Everlark: Once, in a Cabin Deep in a Forest . . .

. . . there lived a widowed coal miner with 12 children. And these twelve children were:

  • Gloss
  • Darius
  • Finnick
  • Thom
  • Marvel
  • Cato
  • Johanna
  • Glimmer
  • Delly
  • Madge
  • Primrose
  • Katniss

Gloss, Cato, Glimmer, Delly, Madge and Primrose were “fair-haired with cerulean eyes and porcelain, milk-colored skin . . .  Darius and Finnick were the handsome gingers” and Thom, Marvel, Johanna and Katniss were “dark-haired” and “olive-toned.”

One day, the miner is informed that his in-laws have bequeathed him an apothecary but he must travel in person to District Four to claim it.

So the miner took leave of his 12 children and promised to bring them back gifts from Four, and the children asked for:

  • jewels
  • shoes
  • dresses
  • fancy shields

But Katniss asked only for a single white rose.

The miner did not yet know that to get this rose, he would have to go to an “enchanted castle” where “a hijacked prince” held on to the rose for dear life.

How self loves Everlarkian fairy tales. This one’s by author PeetasandHerondales.

Stay tuned, dear blog readers. Stay tuned.

It’s Not This Time of Year Without: Fairy Tales, Myths and Magic

The latest Daily Post Photo Challenge is:

IT’S NOT THIS TIME OF YEAR WITHOUT . . .

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Self’s Snuggly Slippers: Take Her to Oz Pronto!

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An Illustration From Hans Christian Andersen’s THE WILD SWANS

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A Most Fantastic Book, SWAN SONG, by Mendocino Artist Mary Ellen Campbell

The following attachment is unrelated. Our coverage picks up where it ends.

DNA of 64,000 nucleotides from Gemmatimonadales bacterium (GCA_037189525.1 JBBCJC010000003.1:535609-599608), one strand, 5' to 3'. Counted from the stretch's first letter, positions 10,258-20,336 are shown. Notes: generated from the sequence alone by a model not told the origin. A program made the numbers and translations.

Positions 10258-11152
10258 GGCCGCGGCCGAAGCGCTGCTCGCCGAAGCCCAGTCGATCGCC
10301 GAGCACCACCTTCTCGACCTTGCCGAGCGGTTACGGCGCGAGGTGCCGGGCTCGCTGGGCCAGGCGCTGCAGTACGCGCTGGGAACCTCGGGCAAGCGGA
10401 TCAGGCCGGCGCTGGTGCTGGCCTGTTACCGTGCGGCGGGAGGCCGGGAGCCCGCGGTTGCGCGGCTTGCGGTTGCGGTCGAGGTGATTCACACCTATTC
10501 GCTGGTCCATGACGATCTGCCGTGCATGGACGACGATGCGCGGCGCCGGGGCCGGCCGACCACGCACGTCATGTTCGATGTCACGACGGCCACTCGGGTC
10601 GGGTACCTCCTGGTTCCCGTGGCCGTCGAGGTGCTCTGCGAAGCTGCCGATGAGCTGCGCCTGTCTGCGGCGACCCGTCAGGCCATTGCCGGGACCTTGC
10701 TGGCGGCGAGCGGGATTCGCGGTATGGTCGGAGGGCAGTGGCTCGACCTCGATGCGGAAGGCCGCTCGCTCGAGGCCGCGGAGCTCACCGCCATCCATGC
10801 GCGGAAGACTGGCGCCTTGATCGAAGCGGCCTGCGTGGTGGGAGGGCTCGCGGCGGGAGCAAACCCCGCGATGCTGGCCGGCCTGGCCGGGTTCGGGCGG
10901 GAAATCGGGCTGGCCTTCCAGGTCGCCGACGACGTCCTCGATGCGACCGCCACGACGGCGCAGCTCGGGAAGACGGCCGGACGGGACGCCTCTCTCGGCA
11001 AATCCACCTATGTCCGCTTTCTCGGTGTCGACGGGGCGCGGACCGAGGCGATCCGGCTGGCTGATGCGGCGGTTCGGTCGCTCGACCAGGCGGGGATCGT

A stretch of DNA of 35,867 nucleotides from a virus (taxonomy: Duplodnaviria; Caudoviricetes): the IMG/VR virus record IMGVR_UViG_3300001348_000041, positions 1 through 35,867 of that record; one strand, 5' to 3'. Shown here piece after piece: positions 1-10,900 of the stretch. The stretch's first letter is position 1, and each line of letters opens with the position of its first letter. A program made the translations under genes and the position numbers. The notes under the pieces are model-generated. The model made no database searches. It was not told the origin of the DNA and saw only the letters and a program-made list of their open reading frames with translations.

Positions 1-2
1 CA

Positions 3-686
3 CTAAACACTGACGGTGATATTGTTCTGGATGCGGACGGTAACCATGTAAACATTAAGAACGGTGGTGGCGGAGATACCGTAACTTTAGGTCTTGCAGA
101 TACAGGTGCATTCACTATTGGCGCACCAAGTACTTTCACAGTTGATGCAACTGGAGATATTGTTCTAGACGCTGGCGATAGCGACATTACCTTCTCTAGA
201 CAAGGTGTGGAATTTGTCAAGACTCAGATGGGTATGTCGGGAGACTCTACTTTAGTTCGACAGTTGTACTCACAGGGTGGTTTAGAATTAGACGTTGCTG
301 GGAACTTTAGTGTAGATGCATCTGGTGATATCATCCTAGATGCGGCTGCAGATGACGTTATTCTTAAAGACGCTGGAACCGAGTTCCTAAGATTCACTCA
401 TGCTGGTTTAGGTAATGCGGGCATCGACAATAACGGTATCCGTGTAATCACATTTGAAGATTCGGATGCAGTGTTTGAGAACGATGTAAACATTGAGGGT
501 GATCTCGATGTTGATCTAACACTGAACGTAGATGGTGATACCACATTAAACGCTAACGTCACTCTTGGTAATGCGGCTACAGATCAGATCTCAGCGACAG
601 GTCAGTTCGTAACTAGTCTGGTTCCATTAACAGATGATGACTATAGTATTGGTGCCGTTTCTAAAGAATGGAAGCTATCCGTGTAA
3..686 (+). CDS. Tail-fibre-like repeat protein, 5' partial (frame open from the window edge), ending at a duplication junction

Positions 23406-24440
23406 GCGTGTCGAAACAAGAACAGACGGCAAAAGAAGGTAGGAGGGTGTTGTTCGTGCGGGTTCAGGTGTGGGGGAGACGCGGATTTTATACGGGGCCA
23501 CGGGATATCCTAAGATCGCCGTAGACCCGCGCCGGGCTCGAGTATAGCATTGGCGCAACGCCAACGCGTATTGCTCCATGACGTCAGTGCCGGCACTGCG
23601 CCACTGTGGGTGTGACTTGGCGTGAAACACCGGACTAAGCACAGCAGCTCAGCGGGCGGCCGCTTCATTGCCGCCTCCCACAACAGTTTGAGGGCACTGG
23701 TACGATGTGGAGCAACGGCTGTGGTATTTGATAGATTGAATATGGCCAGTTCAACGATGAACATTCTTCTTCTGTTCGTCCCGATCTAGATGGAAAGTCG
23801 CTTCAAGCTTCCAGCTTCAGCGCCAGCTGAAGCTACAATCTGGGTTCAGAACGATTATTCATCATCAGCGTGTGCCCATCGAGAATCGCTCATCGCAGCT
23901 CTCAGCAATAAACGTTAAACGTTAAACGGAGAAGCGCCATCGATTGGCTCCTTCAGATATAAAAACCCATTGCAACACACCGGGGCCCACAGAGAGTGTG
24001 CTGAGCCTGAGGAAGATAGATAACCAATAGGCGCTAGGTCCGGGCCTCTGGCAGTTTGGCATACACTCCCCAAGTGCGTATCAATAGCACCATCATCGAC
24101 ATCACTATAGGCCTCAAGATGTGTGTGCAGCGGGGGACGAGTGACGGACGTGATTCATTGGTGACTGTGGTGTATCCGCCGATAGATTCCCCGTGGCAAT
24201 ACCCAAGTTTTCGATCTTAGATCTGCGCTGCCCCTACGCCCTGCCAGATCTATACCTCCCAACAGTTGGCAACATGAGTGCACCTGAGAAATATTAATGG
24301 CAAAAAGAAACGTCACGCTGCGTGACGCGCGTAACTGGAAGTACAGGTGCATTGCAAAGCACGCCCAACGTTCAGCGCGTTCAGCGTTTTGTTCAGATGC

Stay tuned, dear blog readers. Stay tuned.

Fairy Tales and Women

Yes, you know it.

From Maria Tatar’s essay, Reading the Grimms’ Children’s Stories and Household Tales:

“. . . oral storytelling is often affiliated with labor traditionally carried out by women: spinning, sewing, weaving, and cooking. That many of our metaphors for storytelling — spinning yarns, weaving tales, cooking up a plot — derive from the domestic arts suggests that fairy tales were indeed related to ‘old wives’ tales,’ stories told by midwives, nursemaids, female domestics, and others to transmit wisdom from one generation to the next.

“Gossip and narrative are sisters,” the British writer Marina Warner suggests, “both ways of keeping the mind alive when ordinary tasks call . . . “

Stay tuned, dear blog readers. Stay tuned.

Maria Tatar: THE ANNOTATED BROTHERS GRIMM

The Fisherman and His Wife

A fisherman befriends a flounder who can grant whatever he desires. The fisherman’s wife asks that the flounder make her Pope. The flounder grants her request and the fisherman returns home to find his wife “seated on a throne that is bright as the sun.”